relegate
Verb /ˈreləˌgāt/ relegated past tense; relegated past participle; relegates 3rd person singular present; relegating present participle Consign or dismiss to an inferior rank or position they aim to prevent women from being relegated to a secondary role
proviso
Noun /prəˈvīzō/ Synonyms: noun: condition, stipulation, reservation, qualification, reserve, clause, provision, salvo provisos plural A condition attached to an agreement he left his unborn grandchild a trust fund with the proviso that he be named after the old man
cap·tious
Adjective /ˈkapSHəs/ Synonyms: adjective: carping (of a person) Tending to find fault or raise petty objections
allay
Verb /əˈlā/ allayed past participle; allayed past tense; allays 3rd person singular present; allaying present participle Diminish or put at rest (fear, suspicion, or worry) the report attempted to educate the public and allay fears Relieve or alleviate (pain or hunger) some stale figs partly allayed our hunger
ep·i·thet
Noun /ˈepəˌTHet/ epithets plural An adjective or descriptive phrase expressing a quality characteristic of the person or thing mentioned old men are often unfairly awarded the epithet “dirty.” Such a word or phrase as a term of abuse he felt an urge to hurl epithets in his face A descriptive title the epithet “Father of Waters,” poetically used for the Mississippi River
prostration
Noun /präˈstrāSHən/ prostrations plural The action of lying stretched out on the ground The state of being extremely weak or subservient the refusal to call a strike reflects the union leadership's prostration before the company Extreme physical weakness or emotional exhaustion
panegyric
Noun /ˌpanəˈjirik/ Synonyms: adjective: eulogistic, laudatory, encomiastic noun: eulogy, encomium, praise panegyrics plural A public speech or published text in praise of someone or something Vera's panegyric on friendship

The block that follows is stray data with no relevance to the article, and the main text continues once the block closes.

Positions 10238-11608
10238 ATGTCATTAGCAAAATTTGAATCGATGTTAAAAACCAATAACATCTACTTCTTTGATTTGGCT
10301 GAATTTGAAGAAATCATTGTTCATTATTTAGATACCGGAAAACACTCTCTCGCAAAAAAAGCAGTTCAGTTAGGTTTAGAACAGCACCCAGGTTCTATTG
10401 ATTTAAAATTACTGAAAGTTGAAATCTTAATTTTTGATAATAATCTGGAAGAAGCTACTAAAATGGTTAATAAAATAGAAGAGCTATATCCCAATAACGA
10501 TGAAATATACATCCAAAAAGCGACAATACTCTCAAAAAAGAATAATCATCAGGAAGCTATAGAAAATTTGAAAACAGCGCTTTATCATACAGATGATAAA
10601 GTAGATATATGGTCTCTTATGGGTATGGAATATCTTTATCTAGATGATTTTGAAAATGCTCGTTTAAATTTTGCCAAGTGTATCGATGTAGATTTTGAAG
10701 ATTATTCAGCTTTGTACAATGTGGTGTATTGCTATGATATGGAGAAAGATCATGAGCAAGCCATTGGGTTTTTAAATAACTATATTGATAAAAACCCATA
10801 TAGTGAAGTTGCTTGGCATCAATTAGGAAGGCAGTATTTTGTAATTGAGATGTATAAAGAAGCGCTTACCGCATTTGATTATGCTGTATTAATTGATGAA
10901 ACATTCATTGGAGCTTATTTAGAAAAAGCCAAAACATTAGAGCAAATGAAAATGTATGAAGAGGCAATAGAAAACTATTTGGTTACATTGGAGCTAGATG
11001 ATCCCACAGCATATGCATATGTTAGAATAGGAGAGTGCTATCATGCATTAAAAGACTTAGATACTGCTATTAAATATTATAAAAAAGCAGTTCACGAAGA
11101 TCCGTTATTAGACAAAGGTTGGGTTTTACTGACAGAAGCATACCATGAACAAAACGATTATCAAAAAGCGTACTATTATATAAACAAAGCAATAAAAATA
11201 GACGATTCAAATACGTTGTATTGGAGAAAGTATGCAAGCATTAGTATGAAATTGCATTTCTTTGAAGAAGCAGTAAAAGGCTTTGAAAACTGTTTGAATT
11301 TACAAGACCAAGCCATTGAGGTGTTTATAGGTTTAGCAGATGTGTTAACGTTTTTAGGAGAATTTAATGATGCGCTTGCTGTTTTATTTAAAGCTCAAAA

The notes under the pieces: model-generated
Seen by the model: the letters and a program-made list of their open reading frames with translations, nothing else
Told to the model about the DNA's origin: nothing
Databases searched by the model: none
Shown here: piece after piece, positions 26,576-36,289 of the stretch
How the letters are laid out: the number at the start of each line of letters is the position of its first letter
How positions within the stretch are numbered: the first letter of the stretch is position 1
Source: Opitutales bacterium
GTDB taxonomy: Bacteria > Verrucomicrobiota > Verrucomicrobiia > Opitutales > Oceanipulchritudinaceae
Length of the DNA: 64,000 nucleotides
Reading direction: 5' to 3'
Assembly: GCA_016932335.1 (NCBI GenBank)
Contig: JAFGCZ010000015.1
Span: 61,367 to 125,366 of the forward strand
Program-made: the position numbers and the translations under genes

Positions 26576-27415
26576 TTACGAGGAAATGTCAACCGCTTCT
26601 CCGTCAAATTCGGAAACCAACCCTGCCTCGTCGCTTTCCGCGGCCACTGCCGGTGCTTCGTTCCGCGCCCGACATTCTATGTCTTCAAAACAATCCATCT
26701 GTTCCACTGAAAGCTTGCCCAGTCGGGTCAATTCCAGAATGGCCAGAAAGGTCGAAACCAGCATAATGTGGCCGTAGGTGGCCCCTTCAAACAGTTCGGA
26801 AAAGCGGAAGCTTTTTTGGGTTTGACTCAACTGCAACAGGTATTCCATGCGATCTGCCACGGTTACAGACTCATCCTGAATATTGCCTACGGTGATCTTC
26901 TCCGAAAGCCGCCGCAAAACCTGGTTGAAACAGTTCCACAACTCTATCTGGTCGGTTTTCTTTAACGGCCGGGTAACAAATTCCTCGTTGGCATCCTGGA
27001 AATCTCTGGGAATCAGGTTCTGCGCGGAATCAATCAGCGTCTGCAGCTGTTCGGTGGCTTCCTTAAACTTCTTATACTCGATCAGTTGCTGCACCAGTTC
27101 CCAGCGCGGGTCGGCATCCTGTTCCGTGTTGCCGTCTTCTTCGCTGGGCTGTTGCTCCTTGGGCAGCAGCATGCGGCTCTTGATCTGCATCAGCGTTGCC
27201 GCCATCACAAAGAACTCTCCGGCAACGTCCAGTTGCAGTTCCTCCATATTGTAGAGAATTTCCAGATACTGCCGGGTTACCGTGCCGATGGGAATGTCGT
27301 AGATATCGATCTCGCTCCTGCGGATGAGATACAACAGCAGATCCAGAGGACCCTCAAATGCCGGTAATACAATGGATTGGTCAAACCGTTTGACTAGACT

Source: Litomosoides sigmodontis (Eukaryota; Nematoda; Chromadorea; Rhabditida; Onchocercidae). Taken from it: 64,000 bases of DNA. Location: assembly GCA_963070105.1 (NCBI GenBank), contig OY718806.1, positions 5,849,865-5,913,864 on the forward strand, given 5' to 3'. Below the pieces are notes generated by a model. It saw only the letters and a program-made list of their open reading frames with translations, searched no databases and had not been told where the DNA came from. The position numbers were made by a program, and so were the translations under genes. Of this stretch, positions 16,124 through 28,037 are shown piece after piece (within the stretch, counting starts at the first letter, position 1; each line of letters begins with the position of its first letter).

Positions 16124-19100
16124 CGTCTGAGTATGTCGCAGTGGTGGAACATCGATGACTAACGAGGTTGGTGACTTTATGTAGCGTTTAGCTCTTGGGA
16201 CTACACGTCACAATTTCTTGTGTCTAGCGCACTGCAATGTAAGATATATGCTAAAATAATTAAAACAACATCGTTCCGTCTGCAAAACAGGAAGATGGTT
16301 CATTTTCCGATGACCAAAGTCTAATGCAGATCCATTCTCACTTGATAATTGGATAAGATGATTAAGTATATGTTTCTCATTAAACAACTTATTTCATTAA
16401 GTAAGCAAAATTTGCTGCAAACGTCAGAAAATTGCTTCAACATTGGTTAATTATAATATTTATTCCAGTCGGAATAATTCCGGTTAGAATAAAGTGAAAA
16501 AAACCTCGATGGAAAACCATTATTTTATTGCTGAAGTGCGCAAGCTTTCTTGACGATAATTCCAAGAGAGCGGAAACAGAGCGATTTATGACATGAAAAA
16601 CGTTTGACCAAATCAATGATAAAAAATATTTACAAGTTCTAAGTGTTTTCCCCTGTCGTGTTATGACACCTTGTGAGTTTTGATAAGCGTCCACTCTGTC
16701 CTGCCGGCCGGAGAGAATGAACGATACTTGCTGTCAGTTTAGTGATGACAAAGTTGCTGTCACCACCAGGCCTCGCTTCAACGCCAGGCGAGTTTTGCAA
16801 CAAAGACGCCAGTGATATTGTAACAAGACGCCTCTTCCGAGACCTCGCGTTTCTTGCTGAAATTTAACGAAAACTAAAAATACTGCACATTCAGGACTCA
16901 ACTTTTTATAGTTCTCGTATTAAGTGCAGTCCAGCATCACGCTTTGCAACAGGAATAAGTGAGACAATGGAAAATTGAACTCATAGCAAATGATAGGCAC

apocryphal
Adjective /əˈpäkrəfəl/ (of a story or statement) Of doubtful authenticity, although widely circulated as being true an apocryphal story about a former president Of or belonging to the Apocrypha the Apocryphal Gospel of Thomas
alacrity
Noun /əˈlakritē/ Synonyms: noun: readiness, willingness, eagerness Brisk and cheerful readiness she accepted the invitation with alacrity
Schiller
Noun idealist A person who is guided more by ideals than by practical considerations
odious
Adjective /ˈōdēəs/ Synonyms: adjective: hateful, obnoxious, detestable, loathsome, abominable, abhorrent, nasty, loathful, repulsive, execrable, heinous, hideous, revolting, accursed, vile, repugnant, foul Extremely unpleasant; repulsive
entreaty
Noun /enˈtrētē/ Synonyms: noun: supplication, prayer, appeal, plea, obsecration, request, adjuration, petition entreaties plural An earnest or humble request the king turned a deaf ear to his entreaties
execrable
Adjective /ˈeksikrəbəl/ Synonyms: adjective: abominable, odious, loathsome, abhorrent, detestable, accursed, revolting, nasty, obnoxious, hideous, repulsive, vile, heinous, accurst, loathful, hateful Extremely bad or unpleasant execrable cheap wine
ar·rears
Noun (plural) /əˈri(ə)rz/ Synonyms: noun: arrearage arrears plural Money that is owed and should have been paid earlier he was suing the lessee for the arrears of rent
suffuse
Verb /səˈfyo͞oz/ suffused past participle; suffuses 3rd person singular present; suffusing present participle; suffused past tense Gradually spread through or over her cheeks were suffused with color the first half of the poem is suffused with idealism
obdurate
Adjective /ˈäbd(y)ərit/ Synonyms: adjective: obstinate, stubborn, headstrong, dogged, pertinacious, stiff-necked verb: obdure Stubbornly refusing to change one's opinion or course of action
veneration
Noun /ˌvenəˈrāSHən/ Synonyms: noun: reverence, worship, respect, adoration, esteem, awe venerations plural Great respect; reverence the traditional veneration of saints
conflagration
Noun /ˌkänfləˈgrāSHən/ Synonyms: noun: fire, blaze conflagrations plural An extensive fire that destroys a great deal of land or property
taciturn
Adjective /ˈtasiˌtərn/ Synonyms: adjective: reticent, silent, uncommunicative, reserved (of a person) Reserved or uncommunicative in speech; saying little